Righteous Gentiles

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Hall of the Righteous Gentiles in Jerusalem

Righteous Gentiles

Righteous Gentiles also called Righteous among the Nations is an honorific used by the State of Israel to describe non-Jews who risked their lives during the Holocaust to save Jews from extermination by the Nazis.

In 1953, Yad Vashem the Holocaust Martyrs' and Heroes' Remembrance Authority was established by the Knesset of Israel. One of its tasks was to commemorate the "Righteous among the Nations" defined as non-Jews who risked their lives to save Jews during the Holocaust. Since 1963, a commission headed by a justice of the Supreme Court of Israel has been charged with the duty of awarding the honorary title "Righteous among the Nations". The commission is guided in its work by certain criteria.

To be recognized as "Righteous among the Nations", a person has to fulfill several criteria:[1]

  • only a Jewish party can put a nomination forward;
  • helping a family member or Jewish person convert to Christianity is not a criterion for recognition;
  • the assistance has to be repeated and/or substantial; and
  • the assistance has to be given without any financial gain expected in return (although covering normal expenses such as rent or food is acceptable).

A person who is recognized as "Righteous among the Nations" for having taken risks to help Jews during the Holocaust is awarded a medal in his/her name, a certificate of honor, and the privilege of having the name added to those on the Wall of Honor in the Garden of the Righteous at Yad Vashem in Jerusalem.

Some people recognized as Righteous among the Nations include:

  1. Zofia Kossak-Szczucka was a co-founder of the wartime Polish organization Żegota (The Council to Aid the Jew), set up to assist Poland's Jews in escaping the Holocaust. In 1943 she was arrested by the Germans and sent to Auschwitz Concentration Camp, but survived the war.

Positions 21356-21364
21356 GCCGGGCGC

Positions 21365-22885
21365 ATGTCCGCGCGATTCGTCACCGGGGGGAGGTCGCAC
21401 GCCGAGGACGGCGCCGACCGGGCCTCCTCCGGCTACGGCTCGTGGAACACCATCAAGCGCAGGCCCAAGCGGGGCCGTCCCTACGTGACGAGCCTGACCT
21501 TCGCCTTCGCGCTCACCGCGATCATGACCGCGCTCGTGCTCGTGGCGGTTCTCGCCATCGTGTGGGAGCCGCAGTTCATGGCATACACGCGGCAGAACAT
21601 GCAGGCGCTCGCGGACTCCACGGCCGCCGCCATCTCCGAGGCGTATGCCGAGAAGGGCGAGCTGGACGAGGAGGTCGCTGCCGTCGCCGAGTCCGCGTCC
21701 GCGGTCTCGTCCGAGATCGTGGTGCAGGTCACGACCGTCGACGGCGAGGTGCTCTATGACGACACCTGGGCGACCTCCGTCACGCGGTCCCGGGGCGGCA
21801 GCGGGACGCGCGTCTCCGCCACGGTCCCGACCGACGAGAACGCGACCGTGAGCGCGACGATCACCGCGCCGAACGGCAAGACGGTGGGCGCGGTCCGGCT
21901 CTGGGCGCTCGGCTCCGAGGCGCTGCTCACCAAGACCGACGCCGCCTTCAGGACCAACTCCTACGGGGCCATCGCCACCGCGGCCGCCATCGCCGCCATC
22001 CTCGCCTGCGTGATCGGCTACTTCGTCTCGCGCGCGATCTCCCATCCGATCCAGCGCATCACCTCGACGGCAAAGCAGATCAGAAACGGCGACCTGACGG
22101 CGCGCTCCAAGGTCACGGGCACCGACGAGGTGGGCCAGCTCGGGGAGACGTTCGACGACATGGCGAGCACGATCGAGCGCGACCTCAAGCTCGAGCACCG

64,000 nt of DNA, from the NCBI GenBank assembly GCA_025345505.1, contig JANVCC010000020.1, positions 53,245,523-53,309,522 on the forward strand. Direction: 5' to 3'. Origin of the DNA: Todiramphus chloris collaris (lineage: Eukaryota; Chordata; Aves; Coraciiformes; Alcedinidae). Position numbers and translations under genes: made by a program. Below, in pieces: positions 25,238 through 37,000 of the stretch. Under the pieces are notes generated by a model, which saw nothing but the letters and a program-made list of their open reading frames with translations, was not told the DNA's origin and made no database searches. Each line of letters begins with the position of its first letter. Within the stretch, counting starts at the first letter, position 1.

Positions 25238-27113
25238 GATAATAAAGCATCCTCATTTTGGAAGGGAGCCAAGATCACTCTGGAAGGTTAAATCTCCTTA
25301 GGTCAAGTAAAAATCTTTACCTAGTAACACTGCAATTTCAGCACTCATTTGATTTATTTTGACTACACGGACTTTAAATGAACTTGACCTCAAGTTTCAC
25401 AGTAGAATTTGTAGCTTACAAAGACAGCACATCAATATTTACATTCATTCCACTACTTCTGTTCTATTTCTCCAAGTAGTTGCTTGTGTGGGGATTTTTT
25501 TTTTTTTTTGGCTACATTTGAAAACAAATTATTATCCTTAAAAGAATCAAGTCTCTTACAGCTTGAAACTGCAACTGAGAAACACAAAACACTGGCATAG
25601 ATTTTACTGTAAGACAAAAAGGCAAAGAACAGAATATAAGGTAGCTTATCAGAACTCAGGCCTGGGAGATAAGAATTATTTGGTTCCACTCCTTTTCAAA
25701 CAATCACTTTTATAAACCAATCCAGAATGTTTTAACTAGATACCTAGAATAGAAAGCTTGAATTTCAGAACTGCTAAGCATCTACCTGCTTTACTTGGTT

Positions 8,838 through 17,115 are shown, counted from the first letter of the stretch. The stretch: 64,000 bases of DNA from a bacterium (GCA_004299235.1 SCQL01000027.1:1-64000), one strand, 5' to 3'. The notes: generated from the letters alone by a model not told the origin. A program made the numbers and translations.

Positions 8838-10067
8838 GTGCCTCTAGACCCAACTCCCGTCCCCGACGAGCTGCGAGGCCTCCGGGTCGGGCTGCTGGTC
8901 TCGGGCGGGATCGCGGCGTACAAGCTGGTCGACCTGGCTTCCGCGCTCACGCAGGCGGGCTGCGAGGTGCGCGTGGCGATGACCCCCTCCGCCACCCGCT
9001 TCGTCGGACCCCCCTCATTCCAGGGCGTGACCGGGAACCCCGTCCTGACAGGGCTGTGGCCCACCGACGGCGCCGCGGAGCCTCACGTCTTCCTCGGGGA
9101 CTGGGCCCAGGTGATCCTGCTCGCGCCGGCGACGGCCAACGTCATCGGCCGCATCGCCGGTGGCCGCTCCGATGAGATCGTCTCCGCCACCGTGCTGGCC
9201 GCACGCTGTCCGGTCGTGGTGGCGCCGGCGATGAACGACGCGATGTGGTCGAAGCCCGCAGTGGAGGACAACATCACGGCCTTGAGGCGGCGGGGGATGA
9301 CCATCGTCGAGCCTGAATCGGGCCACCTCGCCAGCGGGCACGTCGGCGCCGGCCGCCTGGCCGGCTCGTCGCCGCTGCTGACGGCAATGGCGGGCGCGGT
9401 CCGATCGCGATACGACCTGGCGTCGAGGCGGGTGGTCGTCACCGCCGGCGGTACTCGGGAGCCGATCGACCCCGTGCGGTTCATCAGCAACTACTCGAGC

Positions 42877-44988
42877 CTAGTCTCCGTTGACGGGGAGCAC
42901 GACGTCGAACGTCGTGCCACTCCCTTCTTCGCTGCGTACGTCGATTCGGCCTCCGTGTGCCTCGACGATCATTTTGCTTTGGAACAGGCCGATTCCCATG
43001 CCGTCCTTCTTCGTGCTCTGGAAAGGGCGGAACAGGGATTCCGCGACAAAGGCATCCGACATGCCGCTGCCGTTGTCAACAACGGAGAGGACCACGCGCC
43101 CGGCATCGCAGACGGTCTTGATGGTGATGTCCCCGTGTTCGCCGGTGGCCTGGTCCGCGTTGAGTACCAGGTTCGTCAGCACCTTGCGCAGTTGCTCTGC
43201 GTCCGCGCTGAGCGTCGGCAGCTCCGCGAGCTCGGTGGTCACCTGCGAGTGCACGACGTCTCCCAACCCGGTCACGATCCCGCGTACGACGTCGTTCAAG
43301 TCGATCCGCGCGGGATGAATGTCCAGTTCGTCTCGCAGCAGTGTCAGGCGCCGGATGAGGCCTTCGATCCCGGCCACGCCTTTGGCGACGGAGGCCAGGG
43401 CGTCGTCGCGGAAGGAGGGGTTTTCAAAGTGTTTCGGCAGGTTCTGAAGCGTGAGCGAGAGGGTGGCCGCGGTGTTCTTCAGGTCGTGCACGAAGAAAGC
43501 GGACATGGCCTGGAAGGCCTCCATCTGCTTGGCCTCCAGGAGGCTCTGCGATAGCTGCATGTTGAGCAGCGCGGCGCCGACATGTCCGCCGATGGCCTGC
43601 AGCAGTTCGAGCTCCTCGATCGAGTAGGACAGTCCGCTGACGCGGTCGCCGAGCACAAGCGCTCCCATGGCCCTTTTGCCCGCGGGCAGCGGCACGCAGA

2. Jaroslawa Lewikca is the youngest person still living in Israel today ever awarded with this special distinction. In 1941, when the German army occupied her hometown of Zloczow in the Ukraine, Jaroslawa was only six years old. But her grandfather, Aleksander Lewicka, gave her a very vital yet risky task.
    Jews were immediately driven from their homes and not allowed to buy food. So each day, Aleksander would fill his granddaughter’s school backpack with food and medicine and then hide it under newspapers and textbooks. Young Jarolslawa would then walk several miles, passing many unsuspecting German guards, to secretly deliver the supplies to helpless and starving Jewish families. Source: International Christian Embassy Jerusalem.
  3. In 1965, Irena Sendler was one of the first individuals to be honored as a Righteous Gentile by Yad Vashem, the Holocaust Martyrs' and Heroes' Remembrance Authority in Jerusalem.